For a more thorough history of the seminary, see Sixty Years at Bethany Seminary by Rev. Gaylin R. Schmeling
Pastoral Training Then and Now
Pastoral Training Then: The Norwegian Synod
In his second letter to Timothy St. Paul directs, “… the things that you have heard from me among many witnesses, commit these to faithful men who will be able to teach others also” (2 Timothy 2:2). Our forefathers took these words to heart. They were concerned that the Norwegian Synod had properly trained pastors and other servants of the Word. It was self-evident to them that those in the public ministry should know how to interpret the Scriptures and that they should be able to convey its teachings to others. They were to have a love of God’s Word and a love for souls. With this in mind the synod desired to establish a college and seminary.
The first pastors of the Norwegian Synod came from Norway; many of them had studied at the University of Christiania (Oslo) under two important confessional Lutherans, Johnson and Caspari. However, the number of pastors coming from Europe could not meet the needs of the growing church in America. In 1855 the synod sent a committee to visit a number of Lutheran seminaries in this country to see if any of these institutions could provide suitable worker training for the synod. The committee strongly recommended the seminary of the Missouri Synod in St. Louis, Missouri. The Norwegian Synod found brothers in the faith in the German Lutherans of Missouri.
Norwegian Synod students began to study at Concordia, St. Louis, with the first class graduating in 1863. Rev. Laur. Larsen was called as the Norwegian professor at Concordia and later Rev. F. A. Schmidt served in this position. During the years that the Norwegian students studied in St. Louis Dr. C. F. W. Walther was president of the seminary and was certainly a positive influence on the students.
In 1876 the Norwegian Synod established its own seminary, but not on the campus of its college in Decorah, Iowa, as one might have expected. They probably wanted their liberal arts college to remain an entity by itself and not be regarded as mainly a pre-seminary department. Luther, the name given to the seminary, was located in Madison, Wisconsin, in a building that had once been the governor’s mansion and later the Civil War soldiers’ orphan home. Professors F. A. Schmidt and O. B. Asperheim were called to the seminary. In 1878 Rev. H. G. Stub was called to replace O. B. Asperheim.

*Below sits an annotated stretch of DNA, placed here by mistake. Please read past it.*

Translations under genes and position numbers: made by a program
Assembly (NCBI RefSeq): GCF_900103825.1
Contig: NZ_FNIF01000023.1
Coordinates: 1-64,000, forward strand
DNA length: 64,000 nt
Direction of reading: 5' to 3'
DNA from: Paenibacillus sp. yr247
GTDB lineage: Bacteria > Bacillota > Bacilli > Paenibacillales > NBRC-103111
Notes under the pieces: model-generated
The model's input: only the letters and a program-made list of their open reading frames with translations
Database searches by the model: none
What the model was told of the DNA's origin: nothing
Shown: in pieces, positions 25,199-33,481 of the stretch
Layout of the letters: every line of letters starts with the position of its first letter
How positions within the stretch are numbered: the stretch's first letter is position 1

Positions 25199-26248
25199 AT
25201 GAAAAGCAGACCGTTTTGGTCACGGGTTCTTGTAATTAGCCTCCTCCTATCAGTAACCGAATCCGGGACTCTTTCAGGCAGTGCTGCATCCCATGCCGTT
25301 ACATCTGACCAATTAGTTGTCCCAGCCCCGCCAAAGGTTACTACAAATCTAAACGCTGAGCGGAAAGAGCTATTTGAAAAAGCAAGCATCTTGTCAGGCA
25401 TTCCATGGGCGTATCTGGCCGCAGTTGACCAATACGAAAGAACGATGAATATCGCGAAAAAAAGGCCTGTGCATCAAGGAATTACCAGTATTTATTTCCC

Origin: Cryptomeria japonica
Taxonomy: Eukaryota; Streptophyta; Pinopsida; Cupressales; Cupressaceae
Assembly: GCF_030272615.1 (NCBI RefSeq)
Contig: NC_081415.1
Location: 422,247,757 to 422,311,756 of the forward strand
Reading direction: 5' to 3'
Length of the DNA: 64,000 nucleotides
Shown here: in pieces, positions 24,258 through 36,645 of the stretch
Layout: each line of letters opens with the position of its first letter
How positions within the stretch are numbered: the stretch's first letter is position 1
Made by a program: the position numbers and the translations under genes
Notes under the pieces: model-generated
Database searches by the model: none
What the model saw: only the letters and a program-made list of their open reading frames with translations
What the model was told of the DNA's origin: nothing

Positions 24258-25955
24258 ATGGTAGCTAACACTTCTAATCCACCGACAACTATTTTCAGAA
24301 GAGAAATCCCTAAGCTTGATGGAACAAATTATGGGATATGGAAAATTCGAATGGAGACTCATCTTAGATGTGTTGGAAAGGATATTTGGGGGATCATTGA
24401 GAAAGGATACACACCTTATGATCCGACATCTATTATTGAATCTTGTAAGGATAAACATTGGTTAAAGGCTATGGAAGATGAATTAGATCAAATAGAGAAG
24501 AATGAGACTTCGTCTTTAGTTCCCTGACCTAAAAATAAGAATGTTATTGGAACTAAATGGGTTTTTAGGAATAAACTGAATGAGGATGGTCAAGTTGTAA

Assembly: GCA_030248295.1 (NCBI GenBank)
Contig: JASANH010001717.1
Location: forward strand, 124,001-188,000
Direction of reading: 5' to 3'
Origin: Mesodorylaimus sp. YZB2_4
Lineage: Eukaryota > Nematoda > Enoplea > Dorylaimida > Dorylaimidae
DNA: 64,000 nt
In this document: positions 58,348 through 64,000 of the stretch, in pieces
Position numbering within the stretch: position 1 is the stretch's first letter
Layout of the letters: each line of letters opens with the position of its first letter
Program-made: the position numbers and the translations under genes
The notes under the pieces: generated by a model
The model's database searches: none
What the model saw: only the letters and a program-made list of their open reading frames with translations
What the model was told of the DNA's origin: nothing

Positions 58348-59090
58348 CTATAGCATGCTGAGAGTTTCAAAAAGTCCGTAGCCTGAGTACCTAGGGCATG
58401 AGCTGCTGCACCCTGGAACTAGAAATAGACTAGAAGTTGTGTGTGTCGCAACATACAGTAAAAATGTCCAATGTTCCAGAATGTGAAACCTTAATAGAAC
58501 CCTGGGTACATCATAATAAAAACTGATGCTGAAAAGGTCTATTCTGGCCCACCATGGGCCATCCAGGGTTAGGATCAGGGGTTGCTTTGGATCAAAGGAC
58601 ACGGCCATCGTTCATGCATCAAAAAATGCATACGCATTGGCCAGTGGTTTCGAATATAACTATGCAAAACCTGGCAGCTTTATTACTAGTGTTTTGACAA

Luther Seminary was moved to Robbinsdale in the Twin Cities area of Minnesota in 1888 and then after a fire in 1899 to the nearby suburb of Hamline. After the church merger in 1917 the seminaries of the three Norwegian church bodies were also merged, using the buildings of the United Church seminary in St. Anthony Park, another suburb of the Twin Cities.
Pastoral Training Now: The Evangelical Lutheran Synod
From its reorganization in 1918 the Norwegian Synod of the American Evangelical Lutheran Church (now the Evangelical Lutheran Synod) was without its own theological seminary for twenty-eight years. It depended on its sister synods for the seminary training of its pastors. First, students were sent to the seminaries of the Missouri Synod as had been done in the early history of the Norwegian Synod, and later also to the seminary of the Wisconsin Synod. During these early years the hope of establishing its own seminary had been kept alive, but not until 1931 did the convention authorize its president to appoint a committee of three to prepare a plan.